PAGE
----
The house is one of three (originally) identical houses in a row. Korsmo and Prytz Kittelsen lived in the middle of the three. The houses have received a lot of international attention. Not only did they introduce the international principles for glass and steel architecture in Norway (as seen in, amongst others, Mies van der Rohe's great buildings), they were also a manifest for a new, modern and flexible way of living.

In collaboration with his colleague Christian Nordberg- Schulz, Korsmo designed the three modernist "experiments", as they called them, where they explored new ways of living. Korsmo's home was by far the most radical. Togethet with his wife he cfreated a home that reflected modern life with it's floating boundaries between work and leisure as well a s the public and the private.

The street facade is made of translucent Thermolux panels. This was very unusual at the time and is very rarely seen even today. On the sheltered garden side, the house is extremely, and in 1954, shockingly transparent.

Planetveien 12 is an experiment with standard elements and modules, much like the house of Korsmo and Prytz Kittelsen's american friends, Charles and Ray Eames. The house was inspired by both the Case study project (if you don't already know it, google it- these houses are as groundbreaking as they are gorgeous) and japanese architecture. It was a product of Korsmo's ideas of an organic and flexible way of living, the home mecano, as he called it. His home is on a list of twelve buildings which are considered the most important buildings of post- war Norway. It managed to put norwegian modernism on the world map and inspired the structuralism of the sixties.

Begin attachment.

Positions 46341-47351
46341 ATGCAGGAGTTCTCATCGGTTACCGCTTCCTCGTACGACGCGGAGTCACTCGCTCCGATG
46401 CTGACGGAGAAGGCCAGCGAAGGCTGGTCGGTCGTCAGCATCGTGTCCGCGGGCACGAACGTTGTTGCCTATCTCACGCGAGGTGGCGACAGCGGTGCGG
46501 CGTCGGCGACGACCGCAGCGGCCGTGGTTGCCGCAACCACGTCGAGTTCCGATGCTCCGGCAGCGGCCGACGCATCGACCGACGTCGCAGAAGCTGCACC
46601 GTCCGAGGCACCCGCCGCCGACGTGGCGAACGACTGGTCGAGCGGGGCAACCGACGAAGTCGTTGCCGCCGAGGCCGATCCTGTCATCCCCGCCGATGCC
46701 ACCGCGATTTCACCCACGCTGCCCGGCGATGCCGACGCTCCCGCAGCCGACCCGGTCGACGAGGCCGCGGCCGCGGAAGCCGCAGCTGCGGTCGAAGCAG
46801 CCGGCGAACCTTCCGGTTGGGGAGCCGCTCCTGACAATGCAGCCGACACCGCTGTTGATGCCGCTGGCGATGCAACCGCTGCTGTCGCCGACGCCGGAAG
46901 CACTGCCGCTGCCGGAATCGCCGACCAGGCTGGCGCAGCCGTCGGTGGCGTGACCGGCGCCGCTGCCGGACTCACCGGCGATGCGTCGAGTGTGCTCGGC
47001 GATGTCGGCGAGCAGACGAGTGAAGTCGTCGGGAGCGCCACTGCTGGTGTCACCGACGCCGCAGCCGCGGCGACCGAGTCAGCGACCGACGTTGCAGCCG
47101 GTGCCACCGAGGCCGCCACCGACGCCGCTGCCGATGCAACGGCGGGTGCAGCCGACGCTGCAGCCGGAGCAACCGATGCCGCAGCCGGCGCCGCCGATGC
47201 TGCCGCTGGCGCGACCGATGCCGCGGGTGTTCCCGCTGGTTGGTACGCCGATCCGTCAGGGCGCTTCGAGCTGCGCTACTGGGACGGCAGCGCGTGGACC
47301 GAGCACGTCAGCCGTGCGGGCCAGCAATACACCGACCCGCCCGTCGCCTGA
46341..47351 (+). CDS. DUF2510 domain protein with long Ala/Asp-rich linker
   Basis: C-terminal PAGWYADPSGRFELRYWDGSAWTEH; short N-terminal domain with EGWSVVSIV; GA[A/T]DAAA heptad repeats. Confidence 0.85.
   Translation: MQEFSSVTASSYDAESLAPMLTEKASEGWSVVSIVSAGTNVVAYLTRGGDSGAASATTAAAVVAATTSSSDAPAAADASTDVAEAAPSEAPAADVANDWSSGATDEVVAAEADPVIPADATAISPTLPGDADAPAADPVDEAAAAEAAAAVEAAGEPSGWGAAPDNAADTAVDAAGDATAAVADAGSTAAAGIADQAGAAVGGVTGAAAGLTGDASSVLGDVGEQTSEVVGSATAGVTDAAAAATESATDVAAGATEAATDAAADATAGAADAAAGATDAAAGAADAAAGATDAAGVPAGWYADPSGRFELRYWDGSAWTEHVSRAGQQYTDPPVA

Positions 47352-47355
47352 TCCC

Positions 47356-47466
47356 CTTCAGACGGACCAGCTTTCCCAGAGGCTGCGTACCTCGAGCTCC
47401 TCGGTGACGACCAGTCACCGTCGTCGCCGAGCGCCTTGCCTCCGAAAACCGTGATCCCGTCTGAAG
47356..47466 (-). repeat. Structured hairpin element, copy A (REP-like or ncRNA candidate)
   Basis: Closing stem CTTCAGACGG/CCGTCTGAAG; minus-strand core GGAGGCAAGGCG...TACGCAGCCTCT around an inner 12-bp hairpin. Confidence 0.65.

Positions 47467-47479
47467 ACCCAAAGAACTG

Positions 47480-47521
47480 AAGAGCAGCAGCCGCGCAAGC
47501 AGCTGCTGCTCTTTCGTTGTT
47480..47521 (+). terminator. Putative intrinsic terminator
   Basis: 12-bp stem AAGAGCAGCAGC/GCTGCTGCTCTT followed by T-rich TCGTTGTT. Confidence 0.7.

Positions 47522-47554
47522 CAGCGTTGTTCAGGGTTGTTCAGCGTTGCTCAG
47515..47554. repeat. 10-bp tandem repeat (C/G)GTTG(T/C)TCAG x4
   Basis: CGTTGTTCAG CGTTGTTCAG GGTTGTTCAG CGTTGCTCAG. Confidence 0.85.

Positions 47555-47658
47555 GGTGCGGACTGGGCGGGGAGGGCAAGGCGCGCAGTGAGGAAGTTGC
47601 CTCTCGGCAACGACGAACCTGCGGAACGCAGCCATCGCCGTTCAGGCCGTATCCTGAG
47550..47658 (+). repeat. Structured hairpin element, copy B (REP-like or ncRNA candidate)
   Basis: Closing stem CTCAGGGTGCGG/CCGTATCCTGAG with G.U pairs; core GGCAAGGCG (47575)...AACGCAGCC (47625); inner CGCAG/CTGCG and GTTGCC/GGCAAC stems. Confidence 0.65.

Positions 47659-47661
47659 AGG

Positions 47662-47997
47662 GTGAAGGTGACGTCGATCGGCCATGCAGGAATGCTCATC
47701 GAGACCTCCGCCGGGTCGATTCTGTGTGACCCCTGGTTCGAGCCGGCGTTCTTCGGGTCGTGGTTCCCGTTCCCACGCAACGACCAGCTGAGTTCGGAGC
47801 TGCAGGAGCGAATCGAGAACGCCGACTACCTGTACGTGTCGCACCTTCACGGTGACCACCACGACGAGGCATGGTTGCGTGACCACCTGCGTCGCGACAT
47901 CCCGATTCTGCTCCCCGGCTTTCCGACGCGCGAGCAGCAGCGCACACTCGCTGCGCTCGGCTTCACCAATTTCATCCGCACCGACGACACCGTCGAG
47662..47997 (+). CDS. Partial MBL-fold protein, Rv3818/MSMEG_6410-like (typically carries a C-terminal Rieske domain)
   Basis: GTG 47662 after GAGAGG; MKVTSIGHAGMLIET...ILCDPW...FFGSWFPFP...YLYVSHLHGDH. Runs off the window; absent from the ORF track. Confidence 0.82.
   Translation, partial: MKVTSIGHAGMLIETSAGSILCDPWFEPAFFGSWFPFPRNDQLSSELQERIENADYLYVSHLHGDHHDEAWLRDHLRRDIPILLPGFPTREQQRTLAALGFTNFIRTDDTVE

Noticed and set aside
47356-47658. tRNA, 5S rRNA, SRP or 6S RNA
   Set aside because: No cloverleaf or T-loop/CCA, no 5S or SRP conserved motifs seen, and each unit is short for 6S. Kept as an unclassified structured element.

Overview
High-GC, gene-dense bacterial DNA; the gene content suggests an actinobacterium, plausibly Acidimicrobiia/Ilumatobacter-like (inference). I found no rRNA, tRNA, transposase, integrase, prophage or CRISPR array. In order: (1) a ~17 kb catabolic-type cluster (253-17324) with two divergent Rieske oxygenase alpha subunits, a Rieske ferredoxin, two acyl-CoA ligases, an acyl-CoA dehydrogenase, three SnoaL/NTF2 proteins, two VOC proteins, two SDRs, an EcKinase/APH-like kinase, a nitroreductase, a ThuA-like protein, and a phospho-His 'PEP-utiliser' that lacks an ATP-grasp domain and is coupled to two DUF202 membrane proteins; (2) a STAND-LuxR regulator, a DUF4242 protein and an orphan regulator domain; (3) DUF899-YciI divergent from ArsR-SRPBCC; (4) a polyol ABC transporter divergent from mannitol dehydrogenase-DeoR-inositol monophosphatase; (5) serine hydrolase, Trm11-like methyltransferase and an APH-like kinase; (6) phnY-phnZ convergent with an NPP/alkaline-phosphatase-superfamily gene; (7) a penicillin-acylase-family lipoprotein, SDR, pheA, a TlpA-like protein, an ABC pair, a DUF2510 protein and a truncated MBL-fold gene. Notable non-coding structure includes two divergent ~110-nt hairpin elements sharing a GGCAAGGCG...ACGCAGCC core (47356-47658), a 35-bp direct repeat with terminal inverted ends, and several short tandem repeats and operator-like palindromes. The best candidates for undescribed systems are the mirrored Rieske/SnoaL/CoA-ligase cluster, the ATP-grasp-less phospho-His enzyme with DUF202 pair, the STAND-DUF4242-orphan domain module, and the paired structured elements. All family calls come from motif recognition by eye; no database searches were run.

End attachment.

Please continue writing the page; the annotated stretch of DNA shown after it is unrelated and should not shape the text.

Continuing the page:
The interior from 1954 is kept in it's original condition. Both the exterior and the interior has been protected by law after Prytz Kittelsen died two years ago. She very much contributed to how the house turned out, it was her home and workplace for more than fifty years.

To Korsmo and Prytz Kittelsen, a home was just as much a place to work as to relax and entertain. Planetveien 12 was a flexible home that answered to the modern individual's need for relaxation, work and social life. The stair to the second floorhad an engine and could be lifted when more floor space was needed for dancing and the stairs down to the basement could be hidden away. The main space, which is an untraditional combination of living room, workspace and entertaining area, has a large seating arrangement that consists of 100 square cushions that runs along the walls and can be transformed into an amphitheatre for performances. The white panels over the fireplace can be turned to become blackboards for creative spells and there is storage behind every surface. One of the living room walls is made of tall panels that can be reversed to give the objects on display another background color. Legendary silver and enamel pieces by Prytz Kittelsen are on the shelves.

The rest of the house was equally flexible. The arrangement of plywood modules in the kitchen could easily transform the space from informal everyday kitchen to dining area or workspace. I used to think the surfaces were made of teak veneer, but they're actually mahogany. The beds upstairs could be folded away to extend the floor space. 

The creative couple were friends with Utzon and Aalto, who visited the house regularly. It is said that Prytz Kittelsen was such a great hostess that Aalto always insisted on being seated next to her. Prytz Kittelsen got the "work home" she wanted. She had her workshop in the basement, where her lovely portrait was taken by Vogue in 1961. The large oven for her enamelware is still there. This is where she designed all the enamel objects, silverware and jewellry that made her one of Norways greatest post- war designers. She divorced Korsmo, who died in the late sixties, but continued living in the home they created until she passed away two years ago.

Prytz Kittelsen never stopped loving the house with all the objects the couple filled it with. "I have always loved it here at the edge of the woods, I've cherished every day I can just be here. The light, the colors, the rooms, I never tire of it."
In her last will, Prytz Kittelsen wanted the house to be lived in, instead of becoming a museum. It was sold after her death. The house is protected by law, which means that no alterations of the exterior or interior can be made, this also applies to the furniture. I'm really envious with the couple who bought it, I hope they love it as much as I do...